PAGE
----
2d Feby 1847
My dear Sir/
You see I find a difficulty in making the architectural views so as to join <1> correctly – the optical convergence seeming to render it impossible – unfortunately too my labours are stayed in the outset for the last 350 sheets of iodised paper sent by Mr Cowderoy <2> are so bad that I am unwilling to waste my chemicals upon them. It appears as if the paper had been greasy, the iodising preparation having missed in specks & spots, from the smallest size to that of a sixpence – evidently run off like water on wax, in round spots. – Not one of 17 sheets I tried will give any satisfactory result – & I am in such despair that I start tonight for Grigento & Palermo without my Camera – being called thither to meet some friends & Mr Blades kindly giving me a passage in his yacht, an offer I could not miss, tho’ I had rather have postponed it, being thus without materiel.
I have translated into Italian the coloured placards which Cowderoy sent – & named the views “ Pitture Solare” – “Talbotypes" - <3> & they seem to be selling well. – If I find more at Palermo & Naples, I will tell the Librarians there to apply for some – I wish Cowderoy had sent to me more of those coloured notices for the shops -<4> I sent him last Mail an order on my brother <5> for his bill of £10 · 13 · 6. – I shall be detained a month or so in Sicily & Naples, & am much vexed that I cannot profit by the visit as I hoped when I ordered such a provision of paper – he forgot also the hyp. sulph. soda, <6> of which I am nearly out – & none to be had here – I am sorry too that I must go without the copies for my Sicilian friends, – the good monks <7> &c but will leave orders to have them sent after me, if they arrive by the expected Southampton steamer. – The “ Hibernia" <8> is still detained at Lisbon – but I suppose may be here in March, when I shall probably accompany my boy to Greece, & thence proceed, in the Autumn, to Syria & Egypt. – A Baron Borgia, Intendente of Sicily, will probably apply for your License & instructions – a great admirer of the art, – & much about the King -<9> It is certainly an aristocratic art – rather expensive I find it in itself, & certainly the expence of locomotion [illegible] – but it is the most astonishing of modern times, & immortalises the name of its Inventor, who adds so eminently to science, & gives another gratification of time & taste –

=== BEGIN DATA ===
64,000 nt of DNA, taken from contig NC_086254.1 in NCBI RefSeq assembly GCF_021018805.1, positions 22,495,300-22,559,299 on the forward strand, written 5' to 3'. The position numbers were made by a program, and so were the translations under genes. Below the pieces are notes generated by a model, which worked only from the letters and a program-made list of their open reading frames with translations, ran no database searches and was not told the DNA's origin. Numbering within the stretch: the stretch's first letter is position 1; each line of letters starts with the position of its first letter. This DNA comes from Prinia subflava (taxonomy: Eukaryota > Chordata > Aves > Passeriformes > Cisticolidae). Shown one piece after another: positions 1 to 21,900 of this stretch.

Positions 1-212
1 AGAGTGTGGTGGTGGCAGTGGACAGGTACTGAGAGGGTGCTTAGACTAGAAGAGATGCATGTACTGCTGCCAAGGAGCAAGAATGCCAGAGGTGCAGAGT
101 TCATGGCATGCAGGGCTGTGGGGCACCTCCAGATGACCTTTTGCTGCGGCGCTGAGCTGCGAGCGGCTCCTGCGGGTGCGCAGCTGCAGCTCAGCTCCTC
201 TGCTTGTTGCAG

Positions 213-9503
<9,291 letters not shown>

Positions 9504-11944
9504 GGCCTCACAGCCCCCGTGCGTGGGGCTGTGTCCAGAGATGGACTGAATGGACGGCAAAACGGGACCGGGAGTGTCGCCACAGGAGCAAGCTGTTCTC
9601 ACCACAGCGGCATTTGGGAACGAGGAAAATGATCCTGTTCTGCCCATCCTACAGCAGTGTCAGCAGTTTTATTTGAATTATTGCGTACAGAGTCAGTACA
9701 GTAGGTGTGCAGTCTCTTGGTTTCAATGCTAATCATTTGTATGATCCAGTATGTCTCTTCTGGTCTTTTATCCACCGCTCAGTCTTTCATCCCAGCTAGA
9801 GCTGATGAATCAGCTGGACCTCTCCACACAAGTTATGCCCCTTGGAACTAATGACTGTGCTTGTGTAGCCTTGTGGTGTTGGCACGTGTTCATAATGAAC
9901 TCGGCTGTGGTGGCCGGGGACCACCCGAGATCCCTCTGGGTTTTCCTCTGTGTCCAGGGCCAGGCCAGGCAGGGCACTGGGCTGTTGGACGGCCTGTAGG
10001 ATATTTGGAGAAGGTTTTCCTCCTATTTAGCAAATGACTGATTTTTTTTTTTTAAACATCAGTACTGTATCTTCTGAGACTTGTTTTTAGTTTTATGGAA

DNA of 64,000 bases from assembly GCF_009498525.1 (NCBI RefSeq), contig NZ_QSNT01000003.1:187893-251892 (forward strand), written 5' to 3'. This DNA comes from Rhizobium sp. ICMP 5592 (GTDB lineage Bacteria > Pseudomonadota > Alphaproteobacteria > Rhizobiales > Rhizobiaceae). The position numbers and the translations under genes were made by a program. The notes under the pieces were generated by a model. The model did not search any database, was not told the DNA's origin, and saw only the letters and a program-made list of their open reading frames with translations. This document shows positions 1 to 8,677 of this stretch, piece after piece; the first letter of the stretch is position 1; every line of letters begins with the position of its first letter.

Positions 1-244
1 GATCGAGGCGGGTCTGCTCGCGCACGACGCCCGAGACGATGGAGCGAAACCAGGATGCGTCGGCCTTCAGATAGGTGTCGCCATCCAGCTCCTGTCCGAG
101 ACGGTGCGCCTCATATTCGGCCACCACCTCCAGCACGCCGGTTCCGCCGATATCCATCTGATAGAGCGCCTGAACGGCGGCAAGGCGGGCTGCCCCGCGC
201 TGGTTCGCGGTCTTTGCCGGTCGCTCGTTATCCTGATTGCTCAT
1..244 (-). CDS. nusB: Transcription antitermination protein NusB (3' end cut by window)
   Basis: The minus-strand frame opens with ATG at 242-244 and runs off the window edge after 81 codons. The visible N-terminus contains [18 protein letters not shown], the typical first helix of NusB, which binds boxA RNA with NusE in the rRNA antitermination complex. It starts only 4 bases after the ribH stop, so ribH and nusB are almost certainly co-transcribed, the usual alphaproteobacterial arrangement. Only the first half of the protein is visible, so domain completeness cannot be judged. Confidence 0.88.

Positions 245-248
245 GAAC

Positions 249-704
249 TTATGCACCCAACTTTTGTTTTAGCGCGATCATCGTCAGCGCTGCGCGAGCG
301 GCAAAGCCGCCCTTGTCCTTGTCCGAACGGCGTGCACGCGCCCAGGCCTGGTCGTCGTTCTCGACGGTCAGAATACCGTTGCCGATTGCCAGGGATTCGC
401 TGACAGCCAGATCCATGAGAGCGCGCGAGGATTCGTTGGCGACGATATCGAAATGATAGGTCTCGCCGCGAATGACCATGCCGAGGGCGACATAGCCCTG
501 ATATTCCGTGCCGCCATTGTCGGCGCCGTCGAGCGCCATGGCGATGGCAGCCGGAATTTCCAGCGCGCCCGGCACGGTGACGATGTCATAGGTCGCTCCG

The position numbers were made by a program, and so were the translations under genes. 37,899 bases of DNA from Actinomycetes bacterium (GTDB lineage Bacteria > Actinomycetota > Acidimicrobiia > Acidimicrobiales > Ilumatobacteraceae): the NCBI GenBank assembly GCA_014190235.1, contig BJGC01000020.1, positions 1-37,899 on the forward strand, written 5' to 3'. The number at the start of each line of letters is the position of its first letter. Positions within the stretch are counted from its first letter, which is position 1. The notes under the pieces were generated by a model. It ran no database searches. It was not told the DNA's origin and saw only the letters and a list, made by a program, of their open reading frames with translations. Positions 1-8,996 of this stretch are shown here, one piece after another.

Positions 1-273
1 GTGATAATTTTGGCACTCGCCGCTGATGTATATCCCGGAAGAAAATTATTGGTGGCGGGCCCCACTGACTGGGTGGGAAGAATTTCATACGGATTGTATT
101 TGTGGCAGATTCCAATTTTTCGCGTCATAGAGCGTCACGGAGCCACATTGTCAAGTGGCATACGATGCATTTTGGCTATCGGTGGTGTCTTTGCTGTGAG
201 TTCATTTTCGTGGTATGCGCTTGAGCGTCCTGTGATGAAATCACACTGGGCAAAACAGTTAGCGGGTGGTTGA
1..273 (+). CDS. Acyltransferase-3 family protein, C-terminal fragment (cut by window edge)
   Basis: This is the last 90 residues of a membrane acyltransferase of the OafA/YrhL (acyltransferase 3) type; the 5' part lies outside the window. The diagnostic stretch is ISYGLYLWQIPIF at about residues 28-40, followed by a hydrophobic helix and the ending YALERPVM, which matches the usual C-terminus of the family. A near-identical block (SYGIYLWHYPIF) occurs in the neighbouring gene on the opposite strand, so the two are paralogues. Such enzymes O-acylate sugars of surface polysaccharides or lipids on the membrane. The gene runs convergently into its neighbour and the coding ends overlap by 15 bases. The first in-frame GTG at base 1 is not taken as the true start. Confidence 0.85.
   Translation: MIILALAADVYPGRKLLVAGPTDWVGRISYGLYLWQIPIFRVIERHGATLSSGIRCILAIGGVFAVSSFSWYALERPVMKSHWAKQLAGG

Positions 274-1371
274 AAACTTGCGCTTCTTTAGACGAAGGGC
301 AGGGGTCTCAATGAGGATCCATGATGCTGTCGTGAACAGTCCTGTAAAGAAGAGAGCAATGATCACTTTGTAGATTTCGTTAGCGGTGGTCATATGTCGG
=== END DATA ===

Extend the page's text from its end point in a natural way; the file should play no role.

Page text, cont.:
I have not forgotten the gratitude I owe to you, my dear Sir, for your kind offer of aid to my poor boy through Lord Auckland <10>– for there centres all my hope: but when I can no longer see, or be useful to him here, I shall return to the backwoods of Canada Alas! that the art should fail, as I fear, in the moving waters of Niagara! – but there is much of still scenery there worthy of it – a bright sky too, & a deathlike stillness of the air. – I hope you will permit me still to correspond with you across the Atlantic – &, with my best respects to Mrs Talbot, <11> & love to your dear Children pray believe me, my dear Sir,
most truly Yours
G W Bridges –
[added across outside opposite address panel:]
Etna seeds of a long-podded wild vine which will cover a large space
H Fox Talbot Esqre
1. Method of taking two or more adjoining views, called ‘Panoramic Joiners’, an invention of Rev Calvert Richard Jones (1802–1877), Welsh painter & photographer. Jones was at Malta when Bridges arrived and he taught Bridges to photograph, in April 1846 Jones went to Italy and then home. See Larry J. Schaaf, Sun Pictures Catalogue Five: The Reverend Calvert R. Jones (New York: Hans P. Kraus, Jr, 1990), pp. 30–31 and 38–39.
2. Benjamin Cowderoy (1812–1904), land agent in Reading; business manager for WHFT; later a politician in Australia, who amongst others supplied Bridges at Malta with paper prepared for photographic use.
3. Although WHFT modestly used the term calotype, Jones and other loyal supporters honoured him by calling these Talbotypes, in parallel with the term Daguerreotype.
4. This was a red and blue printed poster advertising Speimens of the Talbotype or Sun Pictures intended to be displayed at a point of sale. Many years later, Cowderoy proudly pointed back at this, saying "I do not think it could be excelled as an example of coloured typography even...today." Cowderoy, "The Talbotype or Sun Pictures, and the Jubilee of Photography," Photography, 6 June 1895, p. 363. One is reproduced as plate 31 in Larry J. Schaaf, Sun Pictures Catalogue 15: From Talbot to Turner (New York: Hans P. Kraus, Jr., Inc., 2006.
5. John Bridges.
6. Hypo sulphate soda or hypo.
8. Capt. William Wilson Somerset Bridges (1831-1889), RN, Bridges’s son, was serving in the navy on the ships Volage and Hibernia surveying the Mediterranean.
9. Ferdinand II (1810–1859).
10. George Eden, 1st Earl of Auckland (1784–1849), Governor General of India.
11. Constance Talbot, née Mundy (1811–1880), WHFT’s wife.